An artificial eye is a prosthesis which is used to replace a missing or damaged eye. There are two types of artificial eyes: ocular and visual prostheses. An ocular prosthesis replicates the missing eye for aesthetic reasons, serving no medical function beyond supporting the eye socket. A visual prosthesis actually provides visual input to the wearer by stimulating the optic nerve, allowing him or her to experience some sight.
Humans have been making ocular prostheses for hundreds of years. The loss of an eye is not terribly uncommon, but it can create an appearance which may be disturbing or frightening to some people. Wearing an ocular prostheses can given someone a normalized appearance, attracting less attention. Inserting a prosthesis into the eye socket will also provide support, reducing the risk of collapse. The loss of one eye will have a profound impact on depth perception, but many people learn to function very effectively with a single eye.
In the mid-20th century, researchers began to explore the idea of creating an artificial eye which could actually see. In order to accomplish the goal of creating a visual prosthesis, scientists had to develop a camera which could interact with the brain by stimulating the optic nerve. This is accomplished by sending electrical signals similar to those which would be sent by a real eye. The brain interprets those signals just like it would if a biological eye was in place.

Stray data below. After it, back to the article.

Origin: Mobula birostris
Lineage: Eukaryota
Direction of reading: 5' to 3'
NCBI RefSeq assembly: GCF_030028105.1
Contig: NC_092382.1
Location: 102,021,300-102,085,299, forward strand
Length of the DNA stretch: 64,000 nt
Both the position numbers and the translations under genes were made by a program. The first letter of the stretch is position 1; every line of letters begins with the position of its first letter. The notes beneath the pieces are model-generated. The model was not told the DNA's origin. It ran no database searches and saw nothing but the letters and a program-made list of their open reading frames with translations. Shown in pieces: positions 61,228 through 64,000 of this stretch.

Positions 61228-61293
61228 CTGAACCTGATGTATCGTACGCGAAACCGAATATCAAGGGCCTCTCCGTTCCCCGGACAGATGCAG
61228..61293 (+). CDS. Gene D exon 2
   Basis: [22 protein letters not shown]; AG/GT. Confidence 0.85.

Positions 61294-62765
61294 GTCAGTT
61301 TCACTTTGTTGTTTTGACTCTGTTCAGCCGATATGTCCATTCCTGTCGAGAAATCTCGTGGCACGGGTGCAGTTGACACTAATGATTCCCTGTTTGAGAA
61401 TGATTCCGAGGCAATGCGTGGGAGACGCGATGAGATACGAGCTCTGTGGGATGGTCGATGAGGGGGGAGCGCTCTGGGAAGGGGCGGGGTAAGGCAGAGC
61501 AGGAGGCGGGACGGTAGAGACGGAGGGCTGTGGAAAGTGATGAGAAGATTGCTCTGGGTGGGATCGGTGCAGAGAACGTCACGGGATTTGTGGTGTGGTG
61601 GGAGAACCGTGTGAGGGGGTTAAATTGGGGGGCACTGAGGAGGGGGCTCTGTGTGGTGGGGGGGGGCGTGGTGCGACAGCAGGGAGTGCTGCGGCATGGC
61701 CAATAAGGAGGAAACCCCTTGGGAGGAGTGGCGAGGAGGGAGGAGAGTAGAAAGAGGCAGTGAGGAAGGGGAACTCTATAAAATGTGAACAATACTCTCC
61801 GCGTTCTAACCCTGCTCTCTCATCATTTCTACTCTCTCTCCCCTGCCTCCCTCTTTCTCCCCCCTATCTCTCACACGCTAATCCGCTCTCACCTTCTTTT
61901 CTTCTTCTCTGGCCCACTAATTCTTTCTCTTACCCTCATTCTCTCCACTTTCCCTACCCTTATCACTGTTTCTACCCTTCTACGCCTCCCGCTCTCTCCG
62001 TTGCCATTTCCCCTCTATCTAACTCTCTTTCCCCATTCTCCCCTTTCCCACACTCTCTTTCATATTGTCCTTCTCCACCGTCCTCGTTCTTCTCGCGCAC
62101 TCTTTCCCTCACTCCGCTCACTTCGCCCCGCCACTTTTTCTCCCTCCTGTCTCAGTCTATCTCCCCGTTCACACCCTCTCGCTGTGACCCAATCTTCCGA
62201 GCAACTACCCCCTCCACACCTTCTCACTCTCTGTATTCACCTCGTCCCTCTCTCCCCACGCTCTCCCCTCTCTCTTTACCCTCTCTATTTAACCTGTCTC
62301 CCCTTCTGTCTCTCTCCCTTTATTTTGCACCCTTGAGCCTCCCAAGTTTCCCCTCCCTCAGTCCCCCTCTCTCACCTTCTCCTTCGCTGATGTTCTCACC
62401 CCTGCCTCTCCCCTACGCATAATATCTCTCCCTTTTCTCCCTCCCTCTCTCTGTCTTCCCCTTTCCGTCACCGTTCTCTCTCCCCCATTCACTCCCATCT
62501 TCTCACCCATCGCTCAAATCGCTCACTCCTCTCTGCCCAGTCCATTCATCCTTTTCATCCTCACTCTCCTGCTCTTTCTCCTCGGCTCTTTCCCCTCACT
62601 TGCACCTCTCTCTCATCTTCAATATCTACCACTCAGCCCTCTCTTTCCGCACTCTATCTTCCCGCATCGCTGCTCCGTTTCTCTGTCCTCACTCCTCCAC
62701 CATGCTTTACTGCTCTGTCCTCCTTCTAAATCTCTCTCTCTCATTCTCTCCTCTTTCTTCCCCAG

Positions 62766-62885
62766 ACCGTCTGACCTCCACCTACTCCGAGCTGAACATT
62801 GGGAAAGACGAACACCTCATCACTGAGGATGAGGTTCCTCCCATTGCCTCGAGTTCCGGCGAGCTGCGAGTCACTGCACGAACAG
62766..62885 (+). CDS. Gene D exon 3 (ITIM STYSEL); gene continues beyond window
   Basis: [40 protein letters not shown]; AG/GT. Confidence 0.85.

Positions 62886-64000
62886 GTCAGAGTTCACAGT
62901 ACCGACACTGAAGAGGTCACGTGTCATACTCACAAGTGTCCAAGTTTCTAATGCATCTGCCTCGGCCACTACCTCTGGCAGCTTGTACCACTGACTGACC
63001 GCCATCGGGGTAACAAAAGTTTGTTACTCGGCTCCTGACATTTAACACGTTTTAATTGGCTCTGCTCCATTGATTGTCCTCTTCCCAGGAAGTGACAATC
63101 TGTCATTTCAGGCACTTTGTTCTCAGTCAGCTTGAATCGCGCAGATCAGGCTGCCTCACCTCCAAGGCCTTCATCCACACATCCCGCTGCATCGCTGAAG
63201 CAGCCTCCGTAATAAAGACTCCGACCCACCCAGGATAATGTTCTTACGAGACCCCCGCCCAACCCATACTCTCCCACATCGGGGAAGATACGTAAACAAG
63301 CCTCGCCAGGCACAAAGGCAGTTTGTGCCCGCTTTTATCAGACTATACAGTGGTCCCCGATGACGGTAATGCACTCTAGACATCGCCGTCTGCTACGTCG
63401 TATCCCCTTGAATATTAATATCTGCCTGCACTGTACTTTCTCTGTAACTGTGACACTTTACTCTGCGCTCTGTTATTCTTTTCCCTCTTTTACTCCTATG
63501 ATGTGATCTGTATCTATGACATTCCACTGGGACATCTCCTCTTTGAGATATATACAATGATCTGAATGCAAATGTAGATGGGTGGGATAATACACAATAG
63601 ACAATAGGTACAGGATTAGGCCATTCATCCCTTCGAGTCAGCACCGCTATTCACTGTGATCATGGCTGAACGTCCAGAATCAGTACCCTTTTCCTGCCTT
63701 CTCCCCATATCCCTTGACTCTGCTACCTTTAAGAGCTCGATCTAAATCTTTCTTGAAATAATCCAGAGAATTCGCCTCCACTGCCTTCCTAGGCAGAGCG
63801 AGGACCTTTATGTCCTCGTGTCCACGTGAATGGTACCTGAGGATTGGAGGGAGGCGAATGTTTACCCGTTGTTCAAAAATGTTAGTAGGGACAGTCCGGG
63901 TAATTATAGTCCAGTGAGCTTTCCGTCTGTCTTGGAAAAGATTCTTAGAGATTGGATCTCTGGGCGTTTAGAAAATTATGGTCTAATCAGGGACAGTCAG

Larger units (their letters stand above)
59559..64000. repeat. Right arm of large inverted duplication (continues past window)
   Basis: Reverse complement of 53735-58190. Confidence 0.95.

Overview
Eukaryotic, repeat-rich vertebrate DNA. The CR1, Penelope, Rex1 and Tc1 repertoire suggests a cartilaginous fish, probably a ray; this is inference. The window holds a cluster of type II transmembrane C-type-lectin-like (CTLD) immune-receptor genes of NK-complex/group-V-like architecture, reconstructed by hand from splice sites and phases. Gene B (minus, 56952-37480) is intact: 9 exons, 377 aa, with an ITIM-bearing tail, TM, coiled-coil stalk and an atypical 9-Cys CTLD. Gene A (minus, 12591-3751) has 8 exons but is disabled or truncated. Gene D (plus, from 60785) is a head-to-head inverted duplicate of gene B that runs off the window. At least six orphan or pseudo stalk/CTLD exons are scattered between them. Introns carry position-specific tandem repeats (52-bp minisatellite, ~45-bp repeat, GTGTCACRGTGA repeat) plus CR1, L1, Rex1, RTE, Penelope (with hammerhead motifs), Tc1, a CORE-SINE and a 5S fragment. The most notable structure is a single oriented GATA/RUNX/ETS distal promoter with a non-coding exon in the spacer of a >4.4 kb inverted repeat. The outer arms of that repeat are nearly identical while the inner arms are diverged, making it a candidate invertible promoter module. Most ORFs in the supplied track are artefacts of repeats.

The science behind the artificial eye is constantly being refined as researchers explore better camera designs and perfect the communication system between the camera and the brain. In the early 21st century, a number of high-functioning artificial eyes had been demonstrated in experimental programs. The development of reliable visual prostheses can make a huge difference to people with severe vision damage or blindness in one or both eyes.
Whether an artificial eye is a visual or ocular prosthesis, it needs to be carefully fitted to the wearer. Everyone's eye sockets are slightly different, and the prosthesis must fit smoothly and comfortably, or it will cause pain, and it could potentially injure the nerves or damage the eye socket. Fitting the prosthesis usually involves multiple sittings of molding and measuring to get as much data as possible about the structure of the eye socket. Once the prosthesis has been created, the patient attends a fitting session and learns how to care for the artificial eye and the eye socket.